“The handiest and most marvelous city I ever saw”, wrote the natural historian William Hornaday of Singapore in 1885, “as well planned and carefully executed as though built entirely by one man. It is like a big desk, full of drawers and pigeonholes, where everything has its place, and can always be found in it.”
The Colonial District: North of the old mouth of the Singapore River is what might be termed Singapore’s Colonial District, peppered with venerable reminders of British rule set back from the vast lawn that is the Padang. Singapore’s erstwhile Supreme Court was built in Neo-classical style between 1937 and 1939, and sports a domed roof of green lead and a splendid, wood-paneled entrance hall. The elegant suspension struts of Cavenagh Bridge are one of the Colonial District’s irresistible draws.
Little India: Of all the old districts of Singapore, the most charismatic has to be Little India. Here Indian pop music blares from shops, the air is perfumed with incense, spices and jasmine garlands, Hindu women promenade in bright saris, a wealth of restaurants serve up superior curries – and there are a couple of busy temples to visit, too. Though the remaining shop houses are fast being touched up from the same pastel paint box as that which restored Chinatown to its present cuteness, the results seem to work better in an Indian context.
The Arab Quarter: It is the vibrant colors of the shops of the Arab Quarter that stick in the memory. It is the schizophrenia of the place that appeals: rubbing shoulders with the Sultan Mosque, traditional fabric stores and old-style curry houses are brash Middle Eastern restaurants and a peppering of alternative boutiques and shops selling crafts and curios and Persian carpets.
After signing his dubious treaty with the newly installed ‘Sultan’ Hussein Mohammed Shah, Raffles allotted the area to the sultan and designated the land around it as a Muslim settlement. Soon the zone was attracting Malays, Sumatrans and Javanese, as well as traders from what is now eastern Yemen, and the area is now commonly referred to as Arab Street.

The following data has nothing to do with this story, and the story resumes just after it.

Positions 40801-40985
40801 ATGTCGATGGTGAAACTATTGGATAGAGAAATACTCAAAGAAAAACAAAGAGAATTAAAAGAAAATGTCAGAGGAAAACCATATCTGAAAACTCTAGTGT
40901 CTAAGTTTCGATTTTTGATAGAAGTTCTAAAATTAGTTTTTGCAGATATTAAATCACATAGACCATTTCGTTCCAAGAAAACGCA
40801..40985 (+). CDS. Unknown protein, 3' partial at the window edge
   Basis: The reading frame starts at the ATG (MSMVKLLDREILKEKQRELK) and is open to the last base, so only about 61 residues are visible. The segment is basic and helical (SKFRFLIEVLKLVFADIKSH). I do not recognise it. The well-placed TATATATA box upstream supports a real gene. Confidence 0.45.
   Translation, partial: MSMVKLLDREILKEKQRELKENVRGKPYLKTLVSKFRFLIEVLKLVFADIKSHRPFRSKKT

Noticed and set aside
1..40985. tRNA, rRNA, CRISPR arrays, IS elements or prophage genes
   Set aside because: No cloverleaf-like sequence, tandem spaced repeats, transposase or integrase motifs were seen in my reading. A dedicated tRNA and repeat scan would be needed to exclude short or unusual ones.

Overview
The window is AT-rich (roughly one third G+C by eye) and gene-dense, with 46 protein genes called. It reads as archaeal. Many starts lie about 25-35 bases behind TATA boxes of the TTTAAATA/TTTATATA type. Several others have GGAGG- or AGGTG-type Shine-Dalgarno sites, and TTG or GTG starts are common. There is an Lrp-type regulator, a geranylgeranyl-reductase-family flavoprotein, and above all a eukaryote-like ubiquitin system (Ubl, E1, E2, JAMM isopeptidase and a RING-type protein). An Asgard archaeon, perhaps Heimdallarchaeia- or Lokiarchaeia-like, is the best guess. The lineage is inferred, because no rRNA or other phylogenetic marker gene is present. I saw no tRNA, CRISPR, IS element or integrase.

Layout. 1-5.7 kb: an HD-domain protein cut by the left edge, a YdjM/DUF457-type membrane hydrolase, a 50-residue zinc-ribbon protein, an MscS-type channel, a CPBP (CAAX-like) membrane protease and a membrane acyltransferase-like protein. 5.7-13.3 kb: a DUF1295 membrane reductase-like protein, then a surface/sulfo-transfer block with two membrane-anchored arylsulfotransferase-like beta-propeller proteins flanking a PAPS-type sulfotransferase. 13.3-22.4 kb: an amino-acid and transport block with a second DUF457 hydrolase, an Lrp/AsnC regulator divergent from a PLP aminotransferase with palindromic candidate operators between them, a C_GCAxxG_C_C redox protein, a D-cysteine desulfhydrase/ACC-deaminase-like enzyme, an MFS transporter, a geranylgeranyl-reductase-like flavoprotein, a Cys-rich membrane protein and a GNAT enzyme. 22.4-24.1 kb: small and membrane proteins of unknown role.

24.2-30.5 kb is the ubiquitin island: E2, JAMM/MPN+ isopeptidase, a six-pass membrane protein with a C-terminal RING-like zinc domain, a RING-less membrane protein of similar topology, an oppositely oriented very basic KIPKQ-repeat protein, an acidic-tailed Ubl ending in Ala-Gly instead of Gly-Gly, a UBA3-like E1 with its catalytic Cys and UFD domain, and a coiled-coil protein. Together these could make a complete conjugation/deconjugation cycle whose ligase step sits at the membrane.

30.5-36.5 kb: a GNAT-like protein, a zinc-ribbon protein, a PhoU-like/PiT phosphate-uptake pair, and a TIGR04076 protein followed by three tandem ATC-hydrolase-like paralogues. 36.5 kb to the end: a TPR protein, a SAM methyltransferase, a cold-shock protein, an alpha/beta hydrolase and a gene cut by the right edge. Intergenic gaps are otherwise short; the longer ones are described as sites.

Chinatown: The two square kilometers of Chinatown, west and south of the Singapore River, were never a Chinese enclave in what is, after all, a Chinese-majority country, but they did once represent the focal point of the island’s Chinese life and culture.
Even so, a wander through the surviving nineteenth-century streets still unearths musty and atmospheric temples and clan associations, and you might hear the rattle of a game of mahjong being played.
As regards sights, the Thian Hock Keng, Buddha Tooth Relic and Sri Mariamman temples are especially worthwhile, as is the Chinatown Heritage Centre museum, and there’s plenty of shop-house architecture to justify a leisurely wander.
Chinatown brings you up into the thick of the action on Pagoda Street’s tacky souvenir stalls, where the Chinatown Heritage Centre brings to life the history, culture, labors and pastimes of Singapore’s Chinese settlers, with evocative displays and the liberal use of oral history clips.
The Financial District: The area south of the mouth of the Singapore River was swamp until the mid-1820s rendered it fit for building. Within just a few years, Commercial Square here had become the colony’s busiest business address, boasting the banks, ships’ chandlers and warehouses of a burgeoning trading port.